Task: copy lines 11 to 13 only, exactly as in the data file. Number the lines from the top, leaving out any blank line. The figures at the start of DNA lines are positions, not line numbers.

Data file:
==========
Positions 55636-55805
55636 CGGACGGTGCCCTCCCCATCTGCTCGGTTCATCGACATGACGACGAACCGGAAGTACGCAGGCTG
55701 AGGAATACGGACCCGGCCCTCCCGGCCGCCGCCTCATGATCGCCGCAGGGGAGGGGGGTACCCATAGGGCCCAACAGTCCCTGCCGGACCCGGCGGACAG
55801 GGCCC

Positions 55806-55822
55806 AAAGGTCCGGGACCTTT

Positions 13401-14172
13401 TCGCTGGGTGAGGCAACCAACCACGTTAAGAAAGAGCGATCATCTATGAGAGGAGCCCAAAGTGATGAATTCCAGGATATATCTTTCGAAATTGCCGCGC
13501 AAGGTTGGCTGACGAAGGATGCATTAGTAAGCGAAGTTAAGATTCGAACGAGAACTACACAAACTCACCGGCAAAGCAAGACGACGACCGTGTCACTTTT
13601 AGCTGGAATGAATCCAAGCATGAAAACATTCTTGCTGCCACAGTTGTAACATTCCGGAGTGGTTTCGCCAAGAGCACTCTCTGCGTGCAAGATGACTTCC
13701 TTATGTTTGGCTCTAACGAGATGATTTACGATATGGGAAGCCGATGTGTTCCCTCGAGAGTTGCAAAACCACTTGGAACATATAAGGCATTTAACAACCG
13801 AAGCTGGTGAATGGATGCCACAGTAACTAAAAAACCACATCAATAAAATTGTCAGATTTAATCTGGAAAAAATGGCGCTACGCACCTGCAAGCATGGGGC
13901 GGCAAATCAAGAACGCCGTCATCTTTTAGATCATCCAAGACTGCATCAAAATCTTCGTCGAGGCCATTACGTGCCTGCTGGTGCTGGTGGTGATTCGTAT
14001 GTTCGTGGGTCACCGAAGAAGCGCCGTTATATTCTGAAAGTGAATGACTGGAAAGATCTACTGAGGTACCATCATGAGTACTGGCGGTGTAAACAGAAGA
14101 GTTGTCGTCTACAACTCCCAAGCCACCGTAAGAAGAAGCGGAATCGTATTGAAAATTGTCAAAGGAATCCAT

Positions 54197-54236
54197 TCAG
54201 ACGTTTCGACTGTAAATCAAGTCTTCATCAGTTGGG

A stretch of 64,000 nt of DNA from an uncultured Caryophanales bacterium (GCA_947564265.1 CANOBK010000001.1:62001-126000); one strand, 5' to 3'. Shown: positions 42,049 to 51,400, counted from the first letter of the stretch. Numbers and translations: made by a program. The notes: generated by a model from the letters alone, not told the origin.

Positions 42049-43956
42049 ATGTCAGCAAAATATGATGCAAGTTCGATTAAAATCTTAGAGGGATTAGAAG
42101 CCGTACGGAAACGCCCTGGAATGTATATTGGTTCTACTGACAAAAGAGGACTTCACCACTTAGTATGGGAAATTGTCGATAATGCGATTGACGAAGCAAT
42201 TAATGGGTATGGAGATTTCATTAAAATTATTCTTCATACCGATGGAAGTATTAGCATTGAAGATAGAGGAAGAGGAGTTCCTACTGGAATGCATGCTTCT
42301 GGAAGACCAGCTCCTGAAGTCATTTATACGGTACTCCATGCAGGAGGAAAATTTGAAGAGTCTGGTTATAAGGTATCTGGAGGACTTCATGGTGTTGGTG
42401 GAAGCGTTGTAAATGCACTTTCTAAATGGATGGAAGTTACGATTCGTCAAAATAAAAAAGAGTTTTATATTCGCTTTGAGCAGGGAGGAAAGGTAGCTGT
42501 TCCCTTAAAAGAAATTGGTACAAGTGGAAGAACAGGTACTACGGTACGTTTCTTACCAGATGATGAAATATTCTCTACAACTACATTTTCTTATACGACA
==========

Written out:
13701 TTATGTTTGGCTCTAACGAGATGATTTACGATATGGGAAGCCGATGTGTTCCCTCGAGAGTTGCAAAACCACTTGGAACATATAAGGCATTTAACAACCG
13801 AAGCTGGTGAATGGATGCCACAGTAACTAAAAAACCACATCAATAAAATTGTCAGATTTAATCTGGAAAAAATGGCGCTACGCACCTGCAAGCATGGGGC
13901 GGCAAATCAAGAACGCCGTCATCTTTTAGATCATCCAAGACTGCATCAAAATCTTCGTCGAGGCCATTACGTGCCTGCTGGTGCTGGTGGTGATTCGTAT